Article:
Ben guessed that it had been Sam, same as the source of the information for Dean's 'grandson.' Dean had swooped in one night, while Ben was hiding in the closet of his house as scavengers –the human kind- rifled through his mother's belongings. Even at the age of ten, he had been practical: he had already hidden all of the food and anything of value in the closet by his feet. He also had a flashlight and his handheld Gameboy. Thankfully his mother had one of those flashlights that you cranked to get the needed energy, so he could waste the batteries on his Gameboy.

He had heard a scuffle outside the door. He had heard Dean cussing and fighting. Ben didn't remember much after that. He knew that he had ran out of that closet and that Dean had nearly hurt him before recognizing him and then he had squeezed Ben so hard that it felt like he cracked ribs. Ben remembered a lot of crying and tears and not all of them his.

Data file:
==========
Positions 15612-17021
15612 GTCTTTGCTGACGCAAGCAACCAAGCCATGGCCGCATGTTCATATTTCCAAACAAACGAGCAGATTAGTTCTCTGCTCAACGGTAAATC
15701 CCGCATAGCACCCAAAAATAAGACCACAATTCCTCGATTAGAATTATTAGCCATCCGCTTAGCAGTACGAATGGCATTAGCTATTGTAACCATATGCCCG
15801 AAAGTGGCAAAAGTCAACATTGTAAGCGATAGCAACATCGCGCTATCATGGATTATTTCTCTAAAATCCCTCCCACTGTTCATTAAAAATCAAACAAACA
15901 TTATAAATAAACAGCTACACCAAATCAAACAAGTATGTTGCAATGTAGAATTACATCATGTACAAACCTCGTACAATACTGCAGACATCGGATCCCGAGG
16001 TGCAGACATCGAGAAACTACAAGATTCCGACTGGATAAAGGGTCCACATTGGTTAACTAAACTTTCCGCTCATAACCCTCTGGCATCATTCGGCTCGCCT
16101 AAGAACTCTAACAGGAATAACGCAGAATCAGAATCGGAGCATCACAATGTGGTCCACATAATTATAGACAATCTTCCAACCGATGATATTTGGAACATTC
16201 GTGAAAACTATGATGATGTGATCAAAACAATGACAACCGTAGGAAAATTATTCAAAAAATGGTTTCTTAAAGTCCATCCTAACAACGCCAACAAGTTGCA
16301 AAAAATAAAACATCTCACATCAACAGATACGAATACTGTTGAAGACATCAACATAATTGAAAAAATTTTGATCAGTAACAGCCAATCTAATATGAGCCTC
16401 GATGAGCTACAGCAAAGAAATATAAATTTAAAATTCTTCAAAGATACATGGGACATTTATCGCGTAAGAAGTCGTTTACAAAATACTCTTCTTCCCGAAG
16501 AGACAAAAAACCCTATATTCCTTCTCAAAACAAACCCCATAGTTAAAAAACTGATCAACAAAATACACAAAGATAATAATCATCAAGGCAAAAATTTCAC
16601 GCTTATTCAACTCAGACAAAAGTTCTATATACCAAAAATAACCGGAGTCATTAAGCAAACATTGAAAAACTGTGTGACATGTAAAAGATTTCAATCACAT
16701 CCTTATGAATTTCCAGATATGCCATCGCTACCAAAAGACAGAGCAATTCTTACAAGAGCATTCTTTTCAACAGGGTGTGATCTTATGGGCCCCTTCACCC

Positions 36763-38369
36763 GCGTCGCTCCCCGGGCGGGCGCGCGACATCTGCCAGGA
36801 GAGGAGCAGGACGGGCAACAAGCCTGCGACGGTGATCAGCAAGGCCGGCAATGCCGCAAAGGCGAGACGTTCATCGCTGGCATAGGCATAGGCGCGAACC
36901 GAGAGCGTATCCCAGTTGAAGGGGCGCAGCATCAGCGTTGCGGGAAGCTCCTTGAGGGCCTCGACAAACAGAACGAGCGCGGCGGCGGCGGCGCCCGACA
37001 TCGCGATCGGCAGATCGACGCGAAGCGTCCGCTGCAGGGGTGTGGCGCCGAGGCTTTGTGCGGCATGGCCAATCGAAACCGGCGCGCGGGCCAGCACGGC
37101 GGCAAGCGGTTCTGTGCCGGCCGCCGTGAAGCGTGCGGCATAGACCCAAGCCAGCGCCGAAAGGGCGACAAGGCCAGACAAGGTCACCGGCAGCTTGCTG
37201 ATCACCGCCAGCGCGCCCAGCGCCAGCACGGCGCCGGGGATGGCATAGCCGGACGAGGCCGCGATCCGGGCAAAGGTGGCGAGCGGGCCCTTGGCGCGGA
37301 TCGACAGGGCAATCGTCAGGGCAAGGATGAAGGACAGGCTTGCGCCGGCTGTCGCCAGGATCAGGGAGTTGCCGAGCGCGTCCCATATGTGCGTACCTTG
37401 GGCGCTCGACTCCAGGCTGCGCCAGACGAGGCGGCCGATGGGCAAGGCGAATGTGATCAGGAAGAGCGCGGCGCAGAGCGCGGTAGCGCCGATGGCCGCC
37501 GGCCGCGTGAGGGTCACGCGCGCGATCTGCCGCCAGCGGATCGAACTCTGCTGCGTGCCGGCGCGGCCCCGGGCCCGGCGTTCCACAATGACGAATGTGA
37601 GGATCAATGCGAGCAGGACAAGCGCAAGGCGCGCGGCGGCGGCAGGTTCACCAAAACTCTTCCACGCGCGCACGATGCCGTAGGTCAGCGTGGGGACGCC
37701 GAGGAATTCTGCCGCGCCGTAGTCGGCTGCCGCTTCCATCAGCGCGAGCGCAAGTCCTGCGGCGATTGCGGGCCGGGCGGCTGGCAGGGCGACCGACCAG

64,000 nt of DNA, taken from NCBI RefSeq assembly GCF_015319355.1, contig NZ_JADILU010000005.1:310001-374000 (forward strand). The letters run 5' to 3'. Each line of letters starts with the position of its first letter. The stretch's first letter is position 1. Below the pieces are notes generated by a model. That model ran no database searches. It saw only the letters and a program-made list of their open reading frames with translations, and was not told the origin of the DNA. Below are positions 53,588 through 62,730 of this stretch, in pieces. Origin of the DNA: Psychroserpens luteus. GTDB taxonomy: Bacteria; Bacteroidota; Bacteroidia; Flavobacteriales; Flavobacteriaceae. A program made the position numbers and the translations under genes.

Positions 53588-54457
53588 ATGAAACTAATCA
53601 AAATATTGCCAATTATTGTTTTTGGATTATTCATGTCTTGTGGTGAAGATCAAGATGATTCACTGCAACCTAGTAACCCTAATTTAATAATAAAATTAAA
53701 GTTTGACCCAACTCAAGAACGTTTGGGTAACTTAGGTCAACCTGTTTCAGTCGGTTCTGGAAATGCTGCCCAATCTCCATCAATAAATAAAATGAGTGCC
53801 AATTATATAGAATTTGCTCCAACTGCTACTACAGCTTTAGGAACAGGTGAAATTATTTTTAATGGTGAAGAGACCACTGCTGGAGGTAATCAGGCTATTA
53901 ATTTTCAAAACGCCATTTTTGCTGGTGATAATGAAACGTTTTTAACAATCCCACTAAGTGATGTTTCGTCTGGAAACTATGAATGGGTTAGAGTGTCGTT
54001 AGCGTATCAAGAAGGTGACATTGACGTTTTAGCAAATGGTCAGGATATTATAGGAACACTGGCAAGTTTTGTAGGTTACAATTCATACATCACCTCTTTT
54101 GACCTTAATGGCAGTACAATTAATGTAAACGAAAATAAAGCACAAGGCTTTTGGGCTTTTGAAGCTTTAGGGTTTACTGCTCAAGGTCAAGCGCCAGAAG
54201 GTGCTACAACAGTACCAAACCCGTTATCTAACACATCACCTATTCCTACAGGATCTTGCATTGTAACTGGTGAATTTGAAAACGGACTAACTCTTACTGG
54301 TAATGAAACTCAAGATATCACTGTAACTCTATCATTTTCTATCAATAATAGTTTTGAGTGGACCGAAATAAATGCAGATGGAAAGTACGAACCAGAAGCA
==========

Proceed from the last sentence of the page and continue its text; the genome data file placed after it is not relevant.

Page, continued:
Dean had showed up and once again saved the day. Dean had set up a temporary base in Ben's mother's house. Then he proceeded to strip it of anything worthwhile. Things that Ben hadn't considered Dean evaluated as worthwhile; candles, the gas saved for the lawnmower, and the canned vegetables in the basement. Ben had breathed a sigh of relief that Dean really didn't mean to eat them anymore than Ben did. It turned out that they were worthwhile for bartering and if you were hungry, they did fill you up.

Dean and Ben had driven away from the house and never returned. Ben's life had changed in so many ways since his mother had died in a riot. Learning that Dean rarely had used his real name had been a bit of a culture shock drowned out in the rest of the PTSD that Ben had been dealing with. Since then, Ben had used the name of nearly every 80's rock band member that had ever lived. "So why are we giving him a name if we're not going to use it?"